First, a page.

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Against the odds, English is on the rise in four US states

Teacher Kennis Wong (R) points to Chinese characters on a board at Broadway Elementary School in Venice, Los Angeles, California, April 11, 2011. The school launched one of only two English-Mandarin Chinese dual-language immersion programs in the Los Angeles Unified School District in September 2010.
Reuters/Lucy Nicholson
Why learn one when you can learn two?
By Nikhil Sonnad
Published Last updated This article is more than 2 years old.

California, Texas, and New Mexico have long been the most multilingual states in the US. In those places, over half of kids aged eight or younger have a parent who speaks a language other than English at home.

Other states are catching up, though. Between 1980 and 2015, the proportion of dual language-learning kids increased by a staggering 29 percentage points in Nevada, from 16% to 45%. In Florida, New Jersey, and Washington, the proportion went up by over 20 points, according to our analysis of the US census.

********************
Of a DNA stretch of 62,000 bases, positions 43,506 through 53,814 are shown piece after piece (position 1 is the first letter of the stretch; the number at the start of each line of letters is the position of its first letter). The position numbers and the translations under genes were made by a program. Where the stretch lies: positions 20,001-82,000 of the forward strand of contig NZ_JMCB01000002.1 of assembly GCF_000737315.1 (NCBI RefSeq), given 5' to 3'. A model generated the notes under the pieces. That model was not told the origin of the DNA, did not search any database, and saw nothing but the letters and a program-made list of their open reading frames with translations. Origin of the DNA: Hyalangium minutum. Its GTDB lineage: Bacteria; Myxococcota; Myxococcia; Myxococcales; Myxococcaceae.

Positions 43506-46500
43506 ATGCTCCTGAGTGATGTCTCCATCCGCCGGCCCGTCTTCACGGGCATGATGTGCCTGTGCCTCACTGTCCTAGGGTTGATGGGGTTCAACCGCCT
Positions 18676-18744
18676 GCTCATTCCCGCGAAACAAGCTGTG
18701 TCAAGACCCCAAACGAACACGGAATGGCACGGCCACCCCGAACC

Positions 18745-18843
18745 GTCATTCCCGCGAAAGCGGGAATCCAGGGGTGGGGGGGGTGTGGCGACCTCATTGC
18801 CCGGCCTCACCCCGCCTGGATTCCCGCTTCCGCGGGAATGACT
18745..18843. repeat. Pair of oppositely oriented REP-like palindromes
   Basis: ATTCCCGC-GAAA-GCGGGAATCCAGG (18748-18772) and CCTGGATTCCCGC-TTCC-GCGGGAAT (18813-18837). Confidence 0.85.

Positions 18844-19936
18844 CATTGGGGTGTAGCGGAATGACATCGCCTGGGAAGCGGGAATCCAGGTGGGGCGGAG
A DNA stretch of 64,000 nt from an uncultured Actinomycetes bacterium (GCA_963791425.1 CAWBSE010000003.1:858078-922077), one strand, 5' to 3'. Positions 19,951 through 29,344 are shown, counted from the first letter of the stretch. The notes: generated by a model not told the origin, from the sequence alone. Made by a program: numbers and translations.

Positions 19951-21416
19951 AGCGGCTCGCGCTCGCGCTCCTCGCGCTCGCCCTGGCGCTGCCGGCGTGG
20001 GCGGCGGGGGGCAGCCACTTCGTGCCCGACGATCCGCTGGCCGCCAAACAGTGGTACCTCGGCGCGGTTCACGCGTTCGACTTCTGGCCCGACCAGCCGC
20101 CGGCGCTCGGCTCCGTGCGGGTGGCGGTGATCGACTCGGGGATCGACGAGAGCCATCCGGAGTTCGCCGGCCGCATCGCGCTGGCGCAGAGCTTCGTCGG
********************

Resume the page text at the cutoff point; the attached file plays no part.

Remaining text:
Here are the states where kids are becoming multilingual the fastest:

Most of this is attributable to Spanish. But other languages are contributing, too. In New Jersey, where the proportion of kids with a Spanish-speaking parent went up by 14 percentage points, Indian languages also rose five points. Chinese, Arabic, Korean, and others provided additional increases.

It seems that in Maine, meanwhile, English is becoming even more dominant.

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